President Barack Obama now commands center stage following his formal announcement that, yes, he supports same sex marriage.
But for perspective on how we got to this point, we should shift our sights to three days before the president's announcement. Secretary of Education Arne Duncan appeared on MSNBC where he responded "yes, I do" when asked if he supports same sex marriage.
Duncan at best raised a few eyebrows by stating his support for same sex marriage.
If he had said that homosexuality is immoral there would have been demands for his ouster.
How have we gone from a nation where our first president, George Washington, admonished that religion and morality are "indispensable" to "political prosperity" to one, today, in which our president says "same-sex couples should be able to get married?"
On the marriage issue, the national transformation has been breathtaking. A new Gallup poll shows the nation evenly divided -- 50 percent saying same-sex marriage should be valid and 48 percent saying it should not be. When Gallup asked the same question in 1996, 68 percent opposed legalization of same sex marriage against 27 percent in favor.
In just 16 years the gap between those opposed and in support of same sex marriage has gone from a 41 point difference to practically zero.
Our public schools are controlled locally. But the influence of the federal government is substantial. The Department of Education, per its website, "administers a budget of $68.1 billion in discretionary appropriations" serving "nearly 16,000 school districts and approximately 49 million students."
It's not trivial that Duncan, the man who oversees this massive enterprise molding the minds of our nation's youth, publicly rejects the traditional definition of marriage in favor of one saying it just takes two (so far) warm bodies of any gender combination.
The president brandishes one of his favorite words in explaining his support for same sex marriage. "Fairness."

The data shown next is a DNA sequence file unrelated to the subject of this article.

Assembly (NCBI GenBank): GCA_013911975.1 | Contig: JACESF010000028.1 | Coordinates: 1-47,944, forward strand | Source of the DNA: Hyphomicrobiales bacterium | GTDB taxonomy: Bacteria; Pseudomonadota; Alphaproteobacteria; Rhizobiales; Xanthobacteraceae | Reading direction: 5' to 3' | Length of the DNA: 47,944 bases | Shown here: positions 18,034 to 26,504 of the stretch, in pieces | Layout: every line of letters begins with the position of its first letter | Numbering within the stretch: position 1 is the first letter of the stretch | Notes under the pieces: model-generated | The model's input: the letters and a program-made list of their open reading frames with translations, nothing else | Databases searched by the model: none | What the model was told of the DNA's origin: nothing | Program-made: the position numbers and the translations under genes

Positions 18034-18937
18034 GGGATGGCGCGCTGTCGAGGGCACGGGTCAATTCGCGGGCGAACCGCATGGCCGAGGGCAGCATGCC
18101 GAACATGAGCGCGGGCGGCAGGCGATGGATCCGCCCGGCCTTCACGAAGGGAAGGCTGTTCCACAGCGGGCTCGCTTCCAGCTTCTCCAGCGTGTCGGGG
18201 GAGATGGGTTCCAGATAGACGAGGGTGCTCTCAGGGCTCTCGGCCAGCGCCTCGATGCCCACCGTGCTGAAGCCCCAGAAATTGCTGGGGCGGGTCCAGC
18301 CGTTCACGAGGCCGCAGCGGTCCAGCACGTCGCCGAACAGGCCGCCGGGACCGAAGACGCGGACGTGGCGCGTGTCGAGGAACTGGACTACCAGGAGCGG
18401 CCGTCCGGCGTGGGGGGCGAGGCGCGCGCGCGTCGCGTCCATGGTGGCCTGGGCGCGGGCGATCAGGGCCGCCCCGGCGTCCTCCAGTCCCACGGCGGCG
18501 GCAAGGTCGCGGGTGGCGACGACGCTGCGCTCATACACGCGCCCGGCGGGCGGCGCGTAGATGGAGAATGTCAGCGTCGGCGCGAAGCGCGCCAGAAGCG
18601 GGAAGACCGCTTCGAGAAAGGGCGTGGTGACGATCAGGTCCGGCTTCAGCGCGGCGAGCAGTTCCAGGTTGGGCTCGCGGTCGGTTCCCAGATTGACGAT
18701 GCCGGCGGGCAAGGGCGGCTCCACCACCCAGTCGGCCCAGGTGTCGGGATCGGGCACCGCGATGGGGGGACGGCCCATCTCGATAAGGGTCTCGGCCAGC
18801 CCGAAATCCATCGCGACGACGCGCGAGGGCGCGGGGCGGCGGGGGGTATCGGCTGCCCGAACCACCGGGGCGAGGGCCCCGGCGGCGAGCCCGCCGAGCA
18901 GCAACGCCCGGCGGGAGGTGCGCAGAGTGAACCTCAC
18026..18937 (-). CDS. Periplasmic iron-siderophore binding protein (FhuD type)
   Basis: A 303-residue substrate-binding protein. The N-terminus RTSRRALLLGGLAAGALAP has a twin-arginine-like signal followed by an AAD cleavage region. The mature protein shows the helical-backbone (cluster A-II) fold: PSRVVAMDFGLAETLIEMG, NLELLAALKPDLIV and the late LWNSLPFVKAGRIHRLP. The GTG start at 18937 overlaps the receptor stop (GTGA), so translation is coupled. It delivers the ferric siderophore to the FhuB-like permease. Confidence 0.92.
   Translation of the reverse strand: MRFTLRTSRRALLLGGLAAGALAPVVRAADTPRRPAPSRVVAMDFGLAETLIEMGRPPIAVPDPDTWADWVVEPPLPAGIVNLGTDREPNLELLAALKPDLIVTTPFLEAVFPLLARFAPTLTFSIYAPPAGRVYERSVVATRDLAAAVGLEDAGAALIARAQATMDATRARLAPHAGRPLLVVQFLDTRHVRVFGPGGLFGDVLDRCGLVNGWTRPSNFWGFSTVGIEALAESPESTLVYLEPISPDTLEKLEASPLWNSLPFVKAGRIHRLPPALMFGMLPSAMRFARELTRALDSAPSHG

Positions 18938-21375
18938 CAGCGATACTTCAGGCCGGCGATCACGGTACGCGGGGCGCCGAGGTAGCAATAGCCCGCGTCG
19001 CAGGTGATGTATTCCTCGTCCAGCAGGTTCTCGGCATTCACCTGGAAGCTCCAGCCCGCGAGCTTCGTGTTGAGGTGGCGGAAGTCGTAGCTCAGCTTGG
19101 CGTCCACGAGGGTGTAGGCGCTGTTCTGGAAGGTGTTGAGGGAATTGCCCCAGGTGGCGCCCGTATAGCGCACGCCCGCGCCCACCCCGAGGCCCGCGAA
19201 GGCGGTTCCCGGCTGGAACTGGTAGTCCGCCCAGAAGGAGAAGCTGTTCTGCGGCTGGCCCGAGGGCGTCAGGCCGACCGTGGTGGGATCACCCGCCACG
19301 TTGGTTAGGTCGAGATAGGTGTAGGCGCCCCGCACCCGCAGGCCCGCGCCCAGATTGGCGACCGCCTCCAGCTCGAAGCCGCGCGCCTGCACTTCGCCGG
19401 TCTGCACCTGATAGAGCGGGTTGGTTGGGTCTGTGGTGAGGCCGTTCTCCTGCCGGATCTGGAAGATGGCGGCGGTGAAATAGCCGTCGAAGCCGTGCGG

Actually, this is about unfairness.
We have bought into a grand illusion that we can make our public spaces value neutral. But this is impossible.
The struggle in our public spaces is about competing worldviews. Not neutrality.
As one court ruling after another has purged religious expression from our public spaces, we have unfairly suppressed traditional values in favor of promoting alternative secular views.
As we have sanitized our public schools from prayer, from displays of the Ten Commandments, from any teaching that can be associated with biblical sources, we've put government monopoly power behind moral relativism.
California, for instance, has a new law mandating teaching gay history in public schools. A similar mandate to teach Christian history would be challenged constitutionally.
2011-2012 Resolutions of the National Education Association, the nation's largest teachers union, include support of same sex marriage and sex education programs that appreciate "diversity of ...sexual orientation and gender identification."
Randi Weingarten, president of the nation's second largest teacher's union, American Federation of Teachers, lives in an open lesbian relationship.
It should come as no surprise when Obama says he sees much of the growth in support for same sex marriage as "generational," with strong support coming from our youth.